Recidivism is one of the most fundamental concepts in criminal justice. It refers to a person’s relapse into criminal behavior, often after the person receives sanctions or undergoes intervention for a previous crime. It’s a fancy way to describe a repeat offender. And it’s the only way to describe Steven Knigge, a retired Department of Revenue fraud investigator who committed while on parole for a prior fraud.
Knigge built a career around fraud. He began a career in 1983 for the State of South Dakota as an auditor for the Department of Revenue and retired in 2015 as a fraud investigator. Not three years later, in 2018, Knigge pleaded guilty to money laundering and bank fraud, after using fake email accounts to get banks to send him money. The scheme involved tricking banks into wiring large sums of money to him by impersonating customers’ emails. Apparently, a twenty-year career finding fraud does not make one a better fraudster. He was sentenced to twenty four months in prison.
Knigge’s parole happened to fall during the COVID-19 pandemic, when the United States Congress issued the Coronavirus Aid, Relief, and Economic Security (CARES) Act of 2020. Structured in ways to get emergency assistance quickly to individuals, families and business, the CARES Act was also structured in way for fraudsters to plunder. What’s a guy like Knigge to do? Between April and October 2021, Knigge applied for Paycheck Protection Program loans using a non-existent remodeling business supported with false bank statements and fake W-2 forms. Again, a twenty-year career finding fraud does not make one a better fraudster. On February 7, 2024, Knigge pleaded guilty to bank and government benefit fraud totaling over $150,000. Hopefully, this recidivist will refrain from any more fraud while waiting for his next sentencing.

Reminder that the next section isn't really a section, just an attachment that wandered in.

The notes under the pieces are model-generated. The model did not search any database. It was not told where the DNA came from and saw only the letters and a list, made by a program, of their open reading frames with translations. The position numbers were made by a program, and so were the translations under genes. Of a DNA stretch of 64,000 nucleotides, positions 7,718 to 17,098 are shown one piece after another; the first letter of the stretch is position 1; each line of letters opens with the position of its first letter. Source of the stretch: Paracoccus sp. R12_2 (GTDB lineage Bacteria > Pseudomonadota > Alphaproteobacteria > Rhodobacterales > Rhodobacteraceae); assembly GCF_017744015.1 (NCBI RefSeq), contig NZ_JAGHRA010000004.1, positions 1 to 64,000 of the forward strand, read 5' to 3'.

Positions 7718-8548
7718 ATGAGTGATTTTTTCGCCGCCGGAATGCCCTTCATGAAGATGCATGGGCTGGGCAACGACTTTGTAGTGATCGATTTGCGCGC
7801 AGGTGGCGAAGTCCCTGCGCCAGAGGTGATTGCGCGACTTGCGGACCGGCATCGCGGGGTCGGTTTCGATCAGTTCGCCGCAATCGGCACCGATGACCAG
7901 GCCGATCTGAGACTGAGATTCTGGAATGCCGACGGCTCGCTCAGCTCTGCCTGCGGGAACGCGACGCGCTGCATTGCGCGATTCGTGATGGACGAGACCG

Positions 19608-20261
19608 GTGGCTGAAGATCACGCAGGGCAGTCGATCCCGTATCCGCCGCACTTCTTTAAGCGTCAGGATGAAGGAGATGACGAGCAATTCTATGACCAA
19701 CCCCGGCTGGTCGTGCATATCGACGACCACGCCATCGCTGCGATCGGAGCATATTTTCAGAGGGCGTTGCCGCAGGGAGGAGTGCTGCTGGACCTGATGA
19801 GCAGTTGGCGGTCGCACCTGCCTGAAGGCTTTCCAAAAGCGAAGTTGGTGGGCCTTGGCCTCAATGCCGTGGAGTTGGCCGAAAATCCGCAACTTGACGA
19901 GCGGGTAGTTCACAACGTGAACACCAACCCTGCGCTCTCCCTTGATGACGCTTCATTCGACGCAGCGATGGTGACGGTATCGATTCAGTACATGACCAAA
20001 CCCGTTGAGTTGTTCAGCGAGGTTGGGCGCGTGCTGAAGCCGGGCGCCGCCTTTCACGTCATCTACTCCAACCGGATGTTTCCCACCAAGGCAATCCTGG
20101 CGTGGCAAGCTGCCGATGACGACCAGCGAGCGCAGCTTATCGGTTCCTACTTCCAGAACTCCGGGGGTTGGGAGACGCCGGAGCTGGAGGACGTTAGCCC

Great job by the Coronavirus Task Force.
Today’s Fraud of The Day is based on article “Retired fraud investigator pleads guilty to fraud” published by Keloland News on February 8, 2024
A retired fraud investigator with the South Dakota Department of Revenue admits to bank fraud and money laundering. And, it isn’t the first time he’s been in trouble with the law.
77-year-old Steven Knigge pleaded guilty to several charges. In this latest case, the former state employee admits to depositing five fake checks totaling 142-thousand dollars. He also submitted a fraudulent Paycheck Protection program loan for nearly 21-thousand dollars. According to court documents, the crimes began around the same time his supervision ended in a prior case.